Advice Given to an Aspiring 14 Year-Old Entrepreneur Wanting to Learn SEO


I received an email this afternoon from a young man who is interested in a career in SEO, and he asked me how to get started, and I thought it was such a good question that I would include my response here on the blog to any others who might want to learn SEO and work with site owners to help them succeed in business online.

There are some respected sources about SEO online that are worth reading as a starting point. Here are some:

Google’s Starters guide to SEO

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Google Search Query Refinements Patent Updated

Query Refinements have changed since the earlier days of Google

In 2006, I wrote a post A Look at Google Midpage Query Refinements (Go ahead and read it; this post will make more sense if you visit the past and bring it in). The patent I wrote then was just granted again as a continuation patent, with new claims, reflecting a change in the process involving how it is being used by the Google. The new version of the patent is now at:

System and method for providing search query refinements
Inventors: Paul Haahr and Steven D. Baker
Assignee: Google Inc.
United States Patent 9,552,388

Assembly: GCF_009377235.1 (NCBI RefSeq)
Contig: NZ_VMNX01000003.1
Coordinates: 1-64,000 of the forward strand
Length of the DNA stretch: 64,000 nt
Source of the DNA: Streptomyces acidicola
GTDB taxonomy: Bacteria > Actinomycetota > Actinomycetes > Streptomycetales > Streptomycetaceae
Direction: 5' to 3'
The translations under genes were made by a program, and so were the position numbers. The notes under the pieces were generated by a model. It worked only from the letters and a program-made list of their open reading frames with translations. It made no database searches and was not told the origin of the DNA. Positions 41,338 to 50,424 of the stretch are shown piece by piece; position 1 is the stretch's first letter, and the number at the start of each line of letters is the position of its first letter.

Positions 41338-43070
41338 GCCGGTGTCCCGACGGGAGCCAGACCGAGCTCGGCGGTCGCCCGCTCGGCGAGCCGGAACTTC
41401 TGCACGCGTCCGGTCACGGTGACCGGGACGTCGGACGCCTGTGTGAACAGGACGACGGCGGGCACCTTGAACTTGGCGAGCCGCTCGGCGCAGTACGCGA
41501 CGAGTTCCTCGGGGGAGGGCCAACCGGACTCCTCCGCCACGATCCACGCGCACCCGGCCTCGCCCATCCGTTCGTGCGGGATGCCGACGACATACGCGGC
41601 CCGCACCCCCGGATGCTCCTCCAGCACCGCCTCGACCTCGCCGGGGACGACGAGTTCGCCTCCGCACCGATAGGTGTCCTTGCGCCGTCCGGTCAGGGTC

Granted: January 24, 2017
Filed: January 31, 2014


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Google and Spoken Queries: Understanding Stressed Pronouns

Spoken Queries and Stressed Pronouns

The future of searches on the Web will likely involve spoken searches, as more and more people are connecting to the web with phones and Google has added voice search interfaces to its search on desktop computers.

I thought it was interesting when I ran across a patent that focused on a problem that might arise with those spoken queries and thought it was worth writing about because it’s something that we will need to become acquainted with as it becomes more commonplace.

When Amit Singhal showed off Google’s Hummingbird update, he gave a presentation that showed Google handling searches involving pronouns. It’s worth watching for the information about Hummingbird, but also about how Google is becoming more conversational and can handle things like stressed pronouns. The video is at:

I remembered the presentation about hummingbird and a more conversational Google, when I saw this spoken queries patent come out from Google, which explains some of the technology behind aspects of conversational search:

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